However, the air-fuel ratio in a diesel engine varies from 100:1 at idle to 20:1 at full load. In a diesel engine, only air is drawn in on the intake stroke, and because air intake is unrestricted, the cylinder fills with air on every intake stroke. The high compression ratio causes the air temperature in the cylinder to be raised above the ignition temperature of diesel fuel. Fuel is not injected into the compressed air until it is time for ignition. The fuel being injected into the cylinder is mixed with the air in the cylinder by turbulence. Since the air temperature is hotter than the ignition temperature of the fuel, the fuel ignites and burns completely when it comes in contact with the compressed air.

b. compression ratio. The second reason why diesel engines are more efficient than gasoline engines is the higher compression ratio. This indicates how tightly the air and fuel mixture is compressed on the compression stroke. The compression ratio is computed by first measuring the volume of a cylinder when the piston is at the bottom of its stroke and dividing it by the volume of the cylinder after the piston is moved to the top of its stroke. For example, say the volume of the cylinder is 100 cubic inches when the piston is at the bottom of the cylinder. If the piston goes to the top, and the air and fuel are squeezed

1-2

into an area only 10 cubic inches in volume, the engine would have a compression ratio of 10 to 1.

The tighter a mixture of air and fuel is squeezed, the higher the pressure build-up inside the cylinder will be. This leads to a higher engine compression ratio, which means that an engine can get more power from a given amount of fuel.

The diesel engine uses a much higher compression ratio than the gasoline engine. Compression ratios for gasoline engines range around 10 to 1 while diesel engines use ratios around 20 to 1. The higher compression ratio of the diesel engine allows the engine to turn more of the fuel's heat energy into mechanical energy. When air and fuel are burned in the cylinder, the pressure in the cylinder increases. Remember that the pressure in the diesel cylinder is already high due to its high compression ratio, but it increases even more during combustion. The increase in pressure in the combustion chamber forces the piston down in the cylinder, resulting in greater power output per power stroke.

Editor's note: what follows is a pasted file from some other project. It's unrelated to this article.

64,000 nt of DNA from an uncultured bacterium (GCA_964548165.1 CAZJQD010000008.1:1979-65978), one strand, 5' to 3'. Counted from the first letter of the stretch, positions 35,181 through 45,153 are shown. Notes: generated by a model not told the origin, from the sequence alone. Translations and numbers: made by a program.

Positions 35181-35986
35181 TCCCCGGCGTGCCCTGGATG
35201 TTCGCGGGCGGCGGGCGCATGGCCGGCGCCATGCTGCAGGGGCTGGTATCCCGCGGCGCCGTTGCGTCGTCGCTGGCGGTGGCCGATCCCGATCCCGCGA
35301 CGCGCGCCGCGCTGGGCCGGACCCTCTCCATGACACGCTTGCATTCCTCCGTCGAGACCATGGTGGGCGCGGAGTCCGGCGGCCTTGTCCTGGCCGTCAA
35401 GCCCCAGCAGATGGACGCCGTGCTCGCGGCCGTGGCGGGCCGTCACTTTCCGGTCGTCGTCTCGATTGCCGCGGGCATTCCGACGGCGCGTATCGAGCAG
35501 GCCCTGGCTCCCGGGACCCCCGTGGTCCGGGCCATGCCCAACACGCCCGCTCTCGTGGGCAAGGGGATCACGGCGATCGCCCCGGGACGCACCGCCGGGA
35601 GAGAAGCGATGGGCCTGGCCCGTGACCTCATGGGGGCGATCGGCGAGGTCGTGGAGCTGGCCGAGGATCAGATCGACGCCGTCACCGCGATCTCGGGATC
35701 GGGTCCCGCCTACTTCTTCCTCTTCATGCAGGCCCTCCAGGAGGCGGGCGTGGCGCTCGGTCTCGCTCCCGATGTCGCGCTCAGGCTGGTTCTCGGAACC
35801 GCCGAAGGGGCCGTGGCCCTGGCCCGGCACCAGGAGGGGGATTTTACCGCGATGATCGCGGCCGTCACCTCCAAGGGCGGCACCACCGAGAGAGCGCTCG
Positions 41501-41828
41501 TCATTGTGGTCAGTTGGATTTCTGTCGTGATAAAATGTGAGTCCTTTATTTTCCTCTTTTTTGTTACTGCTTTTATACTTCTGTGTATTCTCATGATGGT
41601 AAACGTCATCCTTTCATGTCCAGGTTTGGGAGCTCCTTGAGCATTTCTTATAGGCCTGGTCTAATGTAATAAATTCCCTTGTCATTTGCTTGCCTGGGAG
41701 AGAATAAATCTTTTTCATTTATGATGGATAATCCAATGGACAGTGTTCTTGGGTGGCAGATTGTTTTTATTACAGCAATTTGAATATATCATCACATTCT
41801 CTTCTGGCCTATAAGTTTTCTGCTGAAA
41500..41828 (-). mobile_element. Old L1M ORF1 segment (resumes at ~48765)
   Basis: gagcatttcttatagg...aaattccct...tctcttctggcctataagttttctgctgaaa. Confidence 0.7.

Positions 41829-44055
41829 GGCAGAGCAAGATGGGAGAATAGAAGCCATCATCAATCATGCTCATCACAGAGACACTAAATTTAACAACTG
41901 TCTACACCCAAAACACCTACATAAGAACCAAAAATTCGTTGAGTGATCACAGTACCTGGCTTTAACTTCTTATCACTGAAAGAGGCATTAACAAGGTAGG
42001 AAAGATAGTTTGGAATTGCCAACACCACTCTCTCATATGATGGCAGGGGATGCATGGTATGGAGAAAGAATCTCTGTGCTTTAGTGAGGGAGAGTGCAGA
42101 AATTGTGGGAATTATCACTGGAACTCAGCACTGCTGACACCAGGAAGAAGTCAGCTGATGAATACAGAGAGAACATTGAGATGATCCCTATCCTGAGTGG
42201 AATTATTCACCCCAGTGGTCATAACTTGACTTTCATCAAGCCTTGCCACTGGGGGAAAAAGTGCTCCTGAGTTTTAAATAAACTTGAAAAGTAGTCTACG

c. Heat Value. The third reason for greater fuel efficiency of the diesel engine is the heat value of the fuel. If a fuel gives off more heat per unit, less fuel will be needed to give the same power output. This is true for diesel fuel when compared to gasoline. The heat value of Number 2 diesel fuel is approximately 11 percent higher than that of gasoline.

Due to the high air-fuel ratio, compression ratio, and heat value, the diesel engine produces more power during the cycle of operation with less fuel than a gasoline engine.

1-3

1102. Gasoline Engine Versus Diesel Engine

When the Marine Corps replaced the M151 Jeep with the M998 series High Mobility Multipurpose Wheeled Vehicle (HMMWV), out went an era of a gasoline engine vehicle that spanned as far back as the Second World War. The diesel engine vehicle is designed to provide a broader range of uses than its pre-existing counterparts.

In many respects, the four stroke cycle gasoline engine and the four stroke cycle diesel engine are very similar. They both follow the same cycle of operation consisting of intake, compression, power, and exhaust strokes. They both use the same type of intake and exhaust system. But, they are different. Let's examine the differences between the two engines.

a. Fuel ignition. The fuel and air mixture is ignited by the heat generated by the compression stroke in a diesel engine versus the use of a spark ignition system on a gasoline engine. The diesel engine doesn't need a spark ignition system. Diesel engines are often called compression-ignition engines because of the method of fuel ignition. This is what makes them different from the spark ignition engines. These latter engines use gasoline as fuel, and the mixture of gasoline and air is ignited by an electric spark.

b. Volume of compression. The fuel and air mixture is compressed to about one-twentieth of its original volume in a diesel engine. In contrast, the fuel and air mixture in a gasoline engine is compressed to about one-eighth of its original volume. The contrast between the two engines is shown in figure 1-1.

1-4

3 COMPRESSION
4 RATIO 8:1 0
5
6

7
8 IT
0
BOTTOM DEAD CENTER
TOP DEAD CENTER
GASOLINE ENGINE 5 COMPRESSION
10" RATIO 20:1 0

ll.

20 IT
0